The duration and temperature of the process is determined by the same demands, such as the possibility of occurrence of recrystallization of hemihydrate into dihydrate and the completeness of recrystallization. The process is preferably carried out at 10-45° C. for 0.5-4.0 hours, most preferably 13 at 20-30° C. for 1-2 hours.

Conversion of hemihydrate into dihydrate and anhydride into dihydrate is thermodynamically possible. However, due to the high stability of the calcium sulphate anhydride, conversion of anhydride into dihydrate takes too much time (under normal conditions the detectable conversion occurs within a few weeks). Conversion of hemihydrate into dihydrate is more preferable, since it occurs quickly.

REM can be precipitated from neutral or subacidic solutions in form of separate phases, such as MLn(SO4)2, LnPO4*nH2O, LnF3*nH2O, MXLny(PO4)*nH2O etc. Thus, on the second step of the method of the present invention, REM along with calcium phosphates and calcium fluoride is dissolved by strong acid. The term “strong acid” includes HX (where X is Cl, Br, I), HNO3, H2SO4 etc.


Cax(PO4)yFz+nH+→xCa2++yH3PO4+zHF.


LnPO4+3H+→La3++H3PO4.


MLn(SO4)2+4H+→Ln3++M++2H2SO4.

The concentration of acid is selected to allow complete dissolution of REM along with phosphorus, fluoride, alkali metal impurities (as it is shown in the Examples below, increase of acid concentration increases recovery rate). Use of HCl and HNO3 at concentration of 5-250 g/L and 5-300 g/L, respectively, (0,2-8 M in terms of H+) is especially preferred.

If all the above conditions are fulfilled, the degree of extraction of REM in the solution is up to 95%, a residual content of phosphorus, fluorine and alkali metal impurities in calcium sulphate dihydrate does not exceed 0.3 wt. %, 0.1 wt. %, and 0.05 wt. %, respectively.

Isolation of REM concentrate from an aqueous solution is described in the literature (e.g. Chemistry and technology of rare and trace elements. Part 2. Ed. Bolshakov K. A., Moscow, High School, 1976, p. 360 (rus)) and is not the subject of the present invention. As an example, the process comprising precipitation of REM from sulphuric acid solution with sodium sulphate (RU patent 2293781) or the process comprising acid neutralization followed by precipitation of REM in form of phosphate-fluorine salt (RU patent 2109686) can be used.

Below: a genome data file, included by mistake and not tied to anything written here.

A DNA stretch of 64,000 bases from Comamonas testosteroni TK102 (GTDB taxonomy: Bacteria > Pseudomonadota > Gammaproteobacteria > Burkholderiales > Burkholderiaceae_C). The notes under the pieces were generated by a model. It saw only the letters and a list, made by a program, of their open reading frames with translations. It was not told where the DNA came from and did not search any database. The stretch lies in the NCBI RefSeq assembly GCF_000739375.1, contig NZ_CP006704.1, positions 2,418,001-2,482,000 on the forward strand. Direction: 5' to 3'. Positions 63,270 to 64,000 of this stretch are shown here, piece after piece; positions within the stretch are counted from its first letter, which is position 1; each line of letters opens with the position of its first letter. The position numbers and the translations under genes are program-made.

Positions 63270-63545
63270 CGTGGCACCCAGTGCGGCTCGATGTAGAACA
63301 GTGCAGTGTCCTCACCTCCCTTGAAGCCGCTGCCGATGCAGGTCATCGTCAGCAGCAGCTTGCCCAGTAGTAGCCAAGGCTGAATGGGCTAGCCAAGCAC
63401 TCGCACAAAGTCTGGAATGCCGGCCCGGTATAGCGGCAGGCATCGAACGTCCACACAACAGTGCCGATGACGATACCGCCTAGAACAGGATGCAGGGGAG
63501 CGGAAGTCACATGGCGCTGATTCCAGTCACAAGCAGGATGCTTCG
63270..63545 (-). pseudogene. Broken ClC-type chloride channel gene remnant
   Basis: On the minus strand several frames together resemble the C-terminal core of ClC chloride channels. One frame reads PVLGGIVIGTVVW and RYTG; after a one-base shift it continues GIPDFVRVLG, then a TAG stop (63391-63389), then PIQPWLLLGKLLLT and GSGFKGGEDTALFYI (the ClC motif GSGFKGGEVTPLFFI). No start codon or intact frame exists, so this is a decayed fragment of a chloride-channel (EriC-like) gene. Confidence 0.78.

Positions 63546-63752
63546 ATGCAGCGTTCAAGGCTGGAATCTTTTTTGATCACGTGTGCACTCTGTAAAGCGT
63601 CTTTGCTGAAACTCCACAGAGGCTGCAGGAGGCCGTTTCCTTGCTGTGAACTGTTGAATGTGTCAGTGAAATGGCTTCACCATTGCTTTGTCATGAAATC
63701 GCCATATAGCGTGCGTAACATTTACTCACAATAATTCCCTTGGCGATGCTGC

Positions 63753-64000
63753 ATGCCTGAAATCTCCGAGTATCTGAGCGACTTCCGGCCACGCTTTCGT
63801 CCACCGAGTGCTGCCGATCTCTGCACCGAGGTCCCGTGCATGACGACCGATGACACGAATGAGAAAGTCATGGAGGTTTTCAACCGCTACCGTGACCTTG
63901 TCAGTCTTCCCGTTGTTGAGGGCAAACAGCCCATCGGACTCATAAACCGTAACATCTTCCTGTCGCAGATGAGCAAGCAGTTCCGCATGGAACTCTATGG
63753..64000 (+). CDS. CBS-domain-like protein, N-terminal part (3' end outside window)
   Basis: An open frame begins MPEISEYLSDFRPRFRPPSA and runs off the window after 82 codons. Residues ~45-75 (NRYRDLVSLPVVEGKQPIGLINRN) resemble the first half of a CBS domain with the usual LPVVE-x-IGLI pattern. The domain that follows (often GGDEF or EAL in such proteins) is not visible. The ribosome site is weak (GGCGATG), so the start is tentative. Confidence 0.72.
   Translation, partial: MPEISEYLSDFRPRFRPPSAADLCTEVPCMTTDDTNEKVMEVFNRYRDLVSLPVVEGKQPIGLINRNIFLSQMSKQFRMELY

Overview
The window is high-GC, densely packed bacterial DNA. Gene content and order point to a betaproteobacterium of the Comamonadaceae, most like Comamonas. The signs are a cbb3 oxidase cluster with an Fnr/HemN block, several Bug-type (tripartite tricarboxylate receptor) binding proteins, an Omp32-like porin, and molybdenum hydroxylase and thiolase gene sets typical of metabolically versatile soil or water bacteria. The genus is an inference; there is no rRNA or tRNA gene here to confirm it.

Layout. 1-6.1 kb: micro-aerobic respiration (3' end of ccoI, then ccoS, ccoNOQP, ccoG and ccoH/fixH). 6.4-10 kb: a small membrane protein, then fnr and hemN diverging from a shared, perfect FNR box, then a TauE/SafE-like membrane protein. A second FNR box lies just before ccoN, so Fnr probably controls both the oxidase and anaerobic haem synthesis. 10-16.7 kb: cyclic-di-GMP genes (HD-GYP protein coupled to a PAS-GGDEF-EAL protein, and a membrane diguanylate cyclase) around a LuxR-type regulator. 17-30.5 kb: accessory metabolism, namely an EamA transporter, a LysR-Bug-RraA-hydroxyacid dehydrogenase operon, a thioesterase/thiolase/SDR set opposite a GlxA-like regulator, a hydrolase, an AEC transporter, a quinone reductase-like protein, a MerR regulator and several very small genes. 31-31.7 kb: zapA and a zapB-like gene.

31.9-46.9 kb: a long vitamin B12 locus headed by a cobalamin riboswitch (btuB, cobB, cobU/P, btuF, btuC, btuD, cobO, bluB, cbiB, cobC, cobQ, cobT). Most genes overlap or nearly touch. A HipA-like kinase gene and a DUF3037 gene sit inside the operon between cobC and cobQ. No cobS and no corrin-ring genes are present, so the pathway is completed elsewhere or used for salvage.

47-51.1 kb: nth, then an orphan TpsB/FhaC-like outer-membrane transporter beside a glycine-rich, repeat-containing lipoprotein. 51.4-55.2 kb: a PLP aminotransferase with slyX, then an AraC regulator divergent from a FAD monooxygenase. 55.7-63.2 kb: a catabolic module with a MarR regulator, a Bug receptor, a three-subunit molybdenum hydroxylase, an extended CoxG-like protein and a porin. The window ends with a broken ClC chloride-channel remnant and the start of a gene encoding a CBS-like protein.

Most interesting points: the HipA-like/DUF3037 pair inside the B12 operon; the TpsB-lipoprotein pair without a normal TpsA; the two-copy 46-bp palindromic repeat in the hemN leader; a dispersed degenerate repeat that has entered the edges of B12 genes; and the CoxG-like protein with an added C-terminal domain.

Thus, the overall recovery of REM from phosphogypsum into the concentrate according to the present invention is up to 95%.

The present invention is explained in more detail below using exemplary embodiments, serving solely for illustrative purposes and not intended to limit the scope of the present invention defined by the appended claims.

Examples 1-3

Recrystallization CaSO4. 0,5 H2O+1,5 H2O→CaSO4. 2 H2O was carried out under the following conditions: temperature—20-45° C., total time of crystallization—3 hours, the weight ratio of the solution (L, liquid) and loaded hemihydrate (S, solid), L/S=3/1. Recrystallization was carried out by continuously stirring the suspension.

At the end of the recrystallization process, precipitate of dihydrate of calcium sulphate was filtered and washed out.

Then, resulted precipitate was treated with nitric acid solution for 1 hour at temperature 20-45° C., the weight ratio of the solution (L, liquid) and loaded dihydrate (S, solid), L/S=3/1. The treatment was carried out by continuously stirring the suspension.

Table 1 shows the composition of the initial hemihydrate and the resulting recrystallized dihydrate after acidic treatment.

Examples 4-5

Recrystallization CaSO4*0,5H2O+1,5 H2O→CaSO4*2 H2O in y % CaCl2 solutions was carried out under the following conditions: temperature—20-45° C., total time of crystallization—3 hours, the weight ratio of the solution (L, liquid) and loaded hemihydrate (S, solid), L/S=3/1. Recrystallization was carried out by continuously stirring the suspension.

At the end of the recrystallization process, precipitate of dihydrate of calcium sulphate was filtered and washed out.